New Grand Junction Community Center plans reemerge
Plans for a Grand Junction community center are re-emerging, this time through a grass roots approach.
The closest community center is in Fruita. Montrose just broke ground on a similar facility, but residents said a city with the size and caliber of Grand Junction needs their own place, too.
"I don't think there is anything that can really be a substitute in Grand Junction really," said Kenda Hopkins who supports the idea of Community Center in Grand Junction.
With new developments in the Grand Junction area, there is one thing people feel the city is lacking.
"It’s totally worth it for our community, that's what were are here for, we want to support each other as community and provide positive, provide positive to families and seniors, a place where everyone can be together," Hopkins added.
Local initiatives to get a community center in Grand Junction area go back 40 years.
"I think one of the reasons we will be successful is because this is grassroots, this is coming from the citizens not from the top down. We really want to create a ground swell and think that will make the big difference moving forward," said Kimberly Langston, with People for Local Activities and Community Enrichment.
A grassroots organization called People for Local Activities and Community Enrichment (P.L.A.C.E.) is asking residents what they want out of a center.
"Our vision is that it truly is a community center so it has the recreation components but it's a place where people can really meet, move, learn and play," Langston added.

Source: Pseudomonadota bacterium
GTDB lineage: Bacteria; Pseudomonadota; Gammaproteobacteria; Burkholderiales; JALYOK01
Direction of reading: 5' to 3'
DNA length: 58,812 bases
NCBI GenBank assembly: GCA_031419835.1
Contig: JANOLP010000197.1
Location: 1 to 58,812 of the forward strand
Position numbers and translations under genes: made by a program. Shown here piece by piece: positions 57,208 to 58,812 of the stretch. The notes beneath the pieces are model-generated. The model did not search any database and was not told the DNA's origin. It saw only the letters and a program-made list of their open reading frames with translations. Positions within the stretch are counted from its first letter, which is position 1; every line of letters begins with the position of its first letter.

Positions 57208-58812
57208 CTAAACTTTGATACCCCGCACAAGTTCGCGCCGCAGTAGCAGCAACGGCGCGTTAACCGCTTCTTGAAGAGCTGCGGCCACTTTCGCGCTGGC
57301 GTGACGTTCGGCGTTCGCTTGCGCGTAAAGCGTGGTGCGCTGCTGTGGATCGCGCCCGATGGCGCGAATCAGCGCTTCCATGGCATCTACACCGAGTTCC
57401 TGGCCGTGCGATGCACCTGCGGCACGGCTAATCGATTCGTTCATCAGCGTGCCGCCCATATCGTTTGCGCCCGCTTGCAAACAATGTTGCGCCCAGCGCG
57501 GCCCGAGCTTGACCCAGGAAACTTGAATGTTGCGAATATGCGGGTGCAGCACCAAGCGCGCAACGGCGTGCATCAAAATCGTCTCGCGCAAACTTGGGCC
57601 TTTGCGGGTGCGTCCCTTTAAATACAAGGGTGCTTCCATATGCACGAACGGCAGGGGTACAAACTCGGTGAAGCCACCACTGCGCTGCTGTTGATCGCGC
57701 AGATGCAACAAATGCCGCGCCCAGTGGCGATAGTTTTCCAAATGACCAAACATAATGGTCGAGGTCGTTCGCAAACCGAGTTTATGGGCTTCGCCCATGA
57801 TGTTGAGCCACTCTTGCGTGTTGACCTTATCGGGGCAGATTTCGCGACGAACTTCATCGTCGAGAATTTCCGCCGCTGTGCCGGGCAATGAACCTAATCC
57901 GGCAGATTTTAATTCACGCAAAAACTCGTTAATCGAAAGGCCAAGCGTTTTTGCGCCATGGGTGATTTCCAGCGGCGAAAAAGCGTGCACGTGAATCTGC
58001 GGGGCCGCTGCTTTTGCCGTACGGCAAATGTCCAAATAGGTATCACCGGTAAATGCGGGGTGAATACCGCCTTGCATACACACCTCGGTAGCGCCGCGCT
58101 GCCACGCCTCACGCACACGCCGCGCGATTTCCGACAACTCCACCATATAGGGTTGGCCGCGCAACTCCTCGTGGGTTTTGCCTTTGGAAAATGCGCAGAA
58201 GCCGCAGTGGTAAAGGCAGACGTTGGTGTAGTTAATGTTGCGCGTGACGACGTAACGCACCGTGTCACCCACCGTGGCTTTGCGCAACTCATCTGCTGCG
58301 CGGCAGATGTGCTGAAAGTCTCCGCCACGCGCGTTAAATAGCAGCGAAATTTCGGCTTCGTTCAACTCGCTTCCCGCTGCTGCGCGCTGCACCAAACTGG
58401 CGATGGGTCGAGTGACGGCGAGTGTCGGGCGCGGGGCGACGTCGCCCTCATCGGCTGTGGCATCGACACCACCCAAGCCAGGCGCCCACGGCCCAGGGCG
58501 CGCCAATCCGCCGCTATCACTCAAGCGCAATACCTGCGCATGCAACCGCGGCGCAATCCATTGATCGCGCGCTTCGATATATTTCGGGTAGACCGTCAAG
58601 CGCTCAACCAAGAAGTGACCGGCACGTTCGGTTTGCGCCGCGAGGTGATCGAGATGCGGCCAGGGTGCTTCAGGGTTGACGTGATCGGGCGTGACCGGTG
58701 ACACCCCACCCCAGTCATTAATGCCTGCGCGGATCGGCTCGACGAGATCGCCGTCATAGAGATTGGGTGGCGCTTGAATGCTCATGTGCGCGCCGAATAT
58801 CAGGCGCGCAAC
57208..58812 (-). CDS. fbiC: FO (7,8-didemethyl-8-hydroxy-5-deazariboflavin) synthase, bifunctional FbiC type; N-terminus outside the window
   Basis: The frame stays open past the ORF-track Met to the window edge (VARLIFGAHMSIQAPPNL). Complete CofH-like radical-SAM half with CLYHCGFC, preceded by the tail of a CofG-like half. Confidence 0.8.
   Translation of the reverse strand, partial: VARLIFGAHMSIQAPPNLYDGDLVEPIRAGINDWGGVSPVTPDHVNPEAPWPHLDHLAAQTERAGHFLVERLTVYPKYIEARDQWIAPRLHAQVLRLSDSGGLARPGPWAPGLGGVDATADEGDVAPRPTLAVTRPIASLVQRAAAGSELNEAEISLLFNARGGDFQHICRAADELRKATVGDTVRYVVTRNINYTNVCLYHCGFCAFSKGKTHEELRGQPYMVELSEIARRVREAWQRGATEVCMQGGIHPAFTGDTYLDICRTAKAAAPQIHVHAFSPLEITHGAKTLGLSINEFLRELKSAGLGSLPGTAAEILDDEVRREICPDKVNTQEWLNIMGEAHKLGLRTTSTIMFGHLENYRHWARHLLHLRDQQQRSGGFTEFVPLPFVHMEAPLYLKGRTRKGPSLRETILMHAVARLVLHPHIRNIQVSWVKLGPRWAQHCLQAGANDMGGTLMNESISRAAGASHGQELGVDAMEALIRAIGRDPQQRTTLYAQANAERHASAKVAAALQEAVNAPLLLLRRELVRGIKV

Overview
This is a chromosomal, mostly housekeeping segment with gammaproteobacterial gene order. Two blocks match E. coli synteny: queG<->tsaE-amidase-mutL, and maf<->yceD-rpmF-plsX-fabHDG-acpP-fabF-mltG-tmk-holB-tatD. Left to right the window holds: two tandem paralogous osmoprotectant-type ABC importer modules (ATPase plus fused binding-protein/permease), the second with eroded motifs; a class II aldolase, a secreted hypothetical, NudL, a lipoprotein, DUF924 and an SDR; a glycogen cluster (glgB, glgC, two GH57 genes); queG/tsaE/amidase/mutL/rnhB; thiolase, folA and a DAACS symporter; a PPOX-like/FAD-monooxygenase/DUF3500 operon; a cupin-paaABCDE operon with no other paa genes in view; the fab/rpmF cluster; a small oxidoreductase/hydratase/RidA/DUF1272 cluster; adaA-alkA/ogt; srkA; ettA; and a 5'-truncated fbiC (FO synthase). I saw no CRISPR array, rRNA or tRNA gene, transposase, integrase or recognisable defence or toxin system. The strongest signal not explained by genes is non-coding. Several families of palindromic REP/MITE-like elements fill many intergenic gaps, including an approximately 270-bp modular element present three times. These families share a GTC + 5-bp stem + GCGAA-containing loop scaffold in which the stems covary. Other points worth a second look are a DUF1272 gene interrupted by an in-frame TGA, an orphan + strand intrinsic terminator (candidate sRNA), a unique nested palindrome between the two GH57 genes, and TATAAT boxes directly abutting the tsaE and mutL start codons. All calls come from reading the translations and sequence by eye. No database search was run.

So far, they have the support of Councilman Chris Kennedy, but he's always been a supporter of a center like this.
"I've been that way from day one, I'm glad to see there is a little bit of a grassroots move, to organize and work to see that to fruition," Councilman Kennedy explained.
Though just in the beginning stages, people say the timing feels right.
"It makes economic sense, for it’s one of those boxes you need to check that makes you a marketable community to attract businesses to attract young entrepreneur and millennial families," added Kennedy.
"It would benefit businesses that are trying to attract people and more important keep people. Spend a lot of money getting people to move here, you want there to be amenities and an infrastructure that would really help them stay," Langston explained.
It’s still too early to say how much it would cost or how things would be organized but the group plans to take is to do a feasibility study before anything else.
City Councilman Chris Kennedy mentioned that Machett Park on the north east side of town is a possible location.
He estimates that a facility like this would take about $20 or 30 million to build.
To take the community input survey about the local center find the link on the right side of this screen.